Since I had these dietary problems, as a teenager I wanted to find my own solutions. I became a vegetarian when I was 14 because I really didn’t like meat or chicken anyway. You could say I went vegan because I didn’t eat milk or eggs anyway, but we didn’t really separate these concepts in those days. However, by the time I was 20 I was experiencing protein deficiency and decided to include fish in my diet.
Lifestyle changes the way we eat
As a young adult (25) who was traveling all the time in relation to my work I began to frequent fast food restaurants. I didn’t gain weight at first because I was very active, but I did start to have gall bladder trouble and had to change my diet. Due to changing work and lifestyle circumstances I became a little more relaxed about what I would eat, and challenged old ideas about what I could eat. At this point I decided that anything in moderation was okay, and that worked as long as I remained really active.
While having 3 children from my early to late 30’s I experienced the typical 10 lb. per pregnancy weight gain, which meant that by the time I was 40 I was 30 lbs overweight. During my 30’s and 40’s I was doing the yo-yo thing, trying every diet plan that was out there, and none of it stayed off. This was not only unhealthy physically, but it was mentally and emotionally disempowering.
Then suddenly when I was 47 I gained 30 lbs. in 3 months and almost had a heart attack, literally. I was diagnosed with Thyroid disease, an autoimmune disease. It became harder than ever to lose weight. Then about 9 months ago I went gluten free to curb the inflammation that comes with this disease.
To Your Good Health
Since then I’ve focused on health. What is normal health? What is normal eating for optimal health? What would life look like if we never heard of a diet plan and if we didn’t have unhealthy food choices waved in our face day and night? What would the world look like if people understood what healthy nutrition was ages ago and unhealthy food practices and industries had never developed. Yeah, I’m creating my own reality, it’s called the No-No diet.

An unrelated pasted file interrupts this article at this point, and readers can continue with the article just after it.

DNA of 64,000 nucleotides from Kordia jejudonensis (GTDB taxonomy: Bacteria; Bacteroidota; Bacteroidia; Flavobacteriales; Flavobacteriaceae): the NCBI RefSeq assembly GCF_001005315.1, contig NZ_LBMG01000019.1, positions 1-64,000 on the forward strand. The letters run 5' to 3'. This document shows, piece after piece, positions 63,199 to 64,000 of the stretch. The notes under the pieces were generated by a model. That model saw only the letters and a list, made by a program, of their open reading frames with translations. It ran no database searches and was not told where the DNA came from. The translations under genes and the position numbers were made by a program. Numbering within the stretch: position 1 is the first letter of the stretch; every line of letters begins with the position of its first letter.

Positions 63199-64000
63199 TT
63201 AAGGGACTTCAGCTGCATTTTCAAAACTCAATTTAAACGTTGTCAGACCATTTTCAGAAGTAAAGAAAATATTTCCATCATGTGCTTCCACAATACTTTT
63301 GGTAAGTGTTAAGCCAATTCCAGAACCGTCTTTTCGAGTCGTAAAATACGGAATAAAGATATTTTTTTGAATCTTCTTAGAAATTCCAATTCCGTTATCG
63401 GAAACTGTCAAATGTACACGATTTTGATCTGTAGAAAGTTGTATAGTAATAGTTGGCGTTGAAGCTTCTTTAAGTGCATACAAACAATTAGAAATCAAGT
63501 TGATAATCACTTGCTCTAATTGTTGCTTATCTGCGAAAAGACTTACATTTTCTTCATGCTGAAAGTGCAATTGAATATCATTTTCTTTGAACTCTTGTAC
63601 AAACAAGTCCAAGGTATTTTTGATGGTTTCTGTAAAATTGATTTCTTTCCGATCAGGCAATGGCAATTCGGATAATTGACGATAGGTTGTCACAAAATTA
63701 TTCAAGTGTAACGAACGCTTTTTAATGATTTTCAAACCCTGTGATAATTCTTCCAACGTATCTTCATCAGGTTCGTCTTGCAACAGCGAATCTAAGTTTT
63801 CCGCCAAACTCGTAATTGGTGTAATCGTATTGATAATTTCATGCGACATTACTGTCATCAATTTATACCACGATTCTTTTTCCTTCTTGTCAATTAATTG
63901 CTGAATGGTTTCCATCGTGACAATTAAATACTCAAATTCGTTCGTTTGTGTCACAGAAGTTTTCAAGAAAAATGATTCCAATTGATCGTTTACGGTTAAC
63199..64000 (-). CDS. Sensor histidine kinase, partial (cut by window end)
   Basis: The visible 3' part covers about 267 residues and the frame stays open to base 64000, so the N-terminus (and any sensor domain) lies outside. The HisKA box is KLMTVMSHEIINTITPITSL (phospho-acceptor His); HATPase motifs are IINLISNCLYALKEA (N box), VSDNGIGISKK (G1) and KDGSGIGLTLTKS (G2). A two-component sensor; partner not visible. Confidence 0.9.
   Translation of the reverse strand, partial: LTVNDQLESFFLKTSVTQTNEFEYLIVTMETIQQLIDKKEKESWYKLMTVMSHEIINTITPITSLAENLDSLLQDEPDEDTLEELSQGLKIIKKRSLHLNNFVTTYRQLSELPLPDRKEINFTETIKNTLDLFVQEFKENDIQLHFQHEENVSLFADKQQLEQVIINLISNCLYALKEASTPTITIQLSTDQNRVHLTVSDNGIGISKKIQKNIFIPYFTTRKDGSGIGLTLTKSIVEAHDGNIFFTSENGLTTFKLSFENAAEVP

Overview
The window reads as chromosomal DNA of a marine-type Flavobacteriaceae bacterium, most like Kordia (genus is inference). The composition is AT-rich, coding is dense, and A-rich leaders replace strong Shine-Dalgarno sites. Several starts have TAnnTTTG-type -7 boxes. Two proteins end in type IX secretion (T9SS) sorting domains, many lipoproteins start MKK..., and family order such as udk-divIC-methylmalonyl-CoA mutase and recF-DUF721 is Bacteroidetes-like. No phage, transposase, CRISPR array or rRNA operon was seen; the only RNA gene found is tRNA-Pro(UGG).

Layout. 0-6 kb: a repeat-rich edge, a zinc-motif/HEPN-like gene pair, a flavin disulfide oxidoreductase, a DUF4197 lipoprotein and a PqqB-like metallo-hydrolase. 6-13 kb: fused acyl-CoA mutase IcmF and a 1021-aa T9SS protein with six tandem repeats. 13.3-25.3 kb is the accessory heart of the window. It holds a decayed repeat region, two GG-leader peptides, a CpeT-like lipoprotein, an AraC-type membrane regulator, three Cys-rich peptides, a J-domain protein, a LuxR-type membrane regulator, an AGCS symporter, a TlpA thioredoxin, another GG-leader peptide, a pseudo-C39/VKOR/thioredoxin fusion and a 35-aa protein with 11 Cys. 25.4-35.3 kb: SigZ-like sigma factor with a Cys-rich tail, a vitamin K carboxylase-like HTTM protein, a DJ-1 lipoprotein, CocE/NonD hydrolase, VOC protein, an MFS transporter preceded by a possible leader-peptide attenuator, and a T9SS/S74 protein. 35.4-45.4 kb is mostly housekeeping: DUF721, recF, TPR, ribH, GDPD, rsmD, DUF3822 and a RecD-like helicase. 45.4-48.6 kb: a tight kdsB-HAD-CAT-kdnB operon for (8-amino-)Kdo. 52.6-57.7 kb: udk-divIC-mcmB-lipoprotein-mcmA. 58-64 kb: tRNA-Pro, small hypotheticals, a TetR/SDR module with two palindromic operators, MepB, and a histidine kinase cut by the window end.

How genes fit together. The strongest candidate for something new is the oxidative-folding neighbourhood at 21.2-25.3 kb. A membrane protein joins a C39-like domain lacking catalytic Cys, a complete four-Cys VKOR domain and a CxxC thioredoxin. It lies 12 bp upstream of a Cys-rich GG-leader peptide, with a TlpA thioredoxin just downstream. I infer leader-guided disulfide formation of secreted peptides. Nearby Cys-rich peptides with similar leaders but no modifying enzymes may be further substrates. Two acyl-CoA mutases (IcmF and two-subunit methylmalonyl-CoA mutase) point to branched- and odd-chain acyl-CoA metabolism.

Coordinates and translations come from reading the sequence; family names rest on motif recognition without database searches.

6 thoughts on “The No-No Diet”
YES YES YES!
Funny! I could have written something like this. Always been interested in what different kinds of food (?) do to the body. Almost never follows recipes. Don’t like cooking particularly much – especially nowadays when I’m living by myself.
Cooking HAS to be easy, being done quickly, and yet be as well tasty as nutritious.
And I – who don’t even take good food pictures – have started a food blog. I must be crazy! (I am. I know I am)
If you like, your welcome to visit Small Kitchen
Well! I intend to write more about food and health as well, not just post recipes…
Yes, my husband has often encouraged me to write a book called “The Reluctant Cook”, but no, I can not even remember how I make what I make. Maybe you and I can share some No-No tips or recipes.
That’s me as well. I might remember what’s in the dish, but the amount! I take what I have at home and go along with that.
So I don’t dare say I’m writing recipes. But tips though! And maybe inspiration!
I would love share tips and inspiration with you.
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Same as me. I followed you, so maybe sometime we can repost each others good tips or recipes for the sensitive food types out there.
I just saw that! Thank you so much for following me! Good tips when having food sensitivity is worth gold!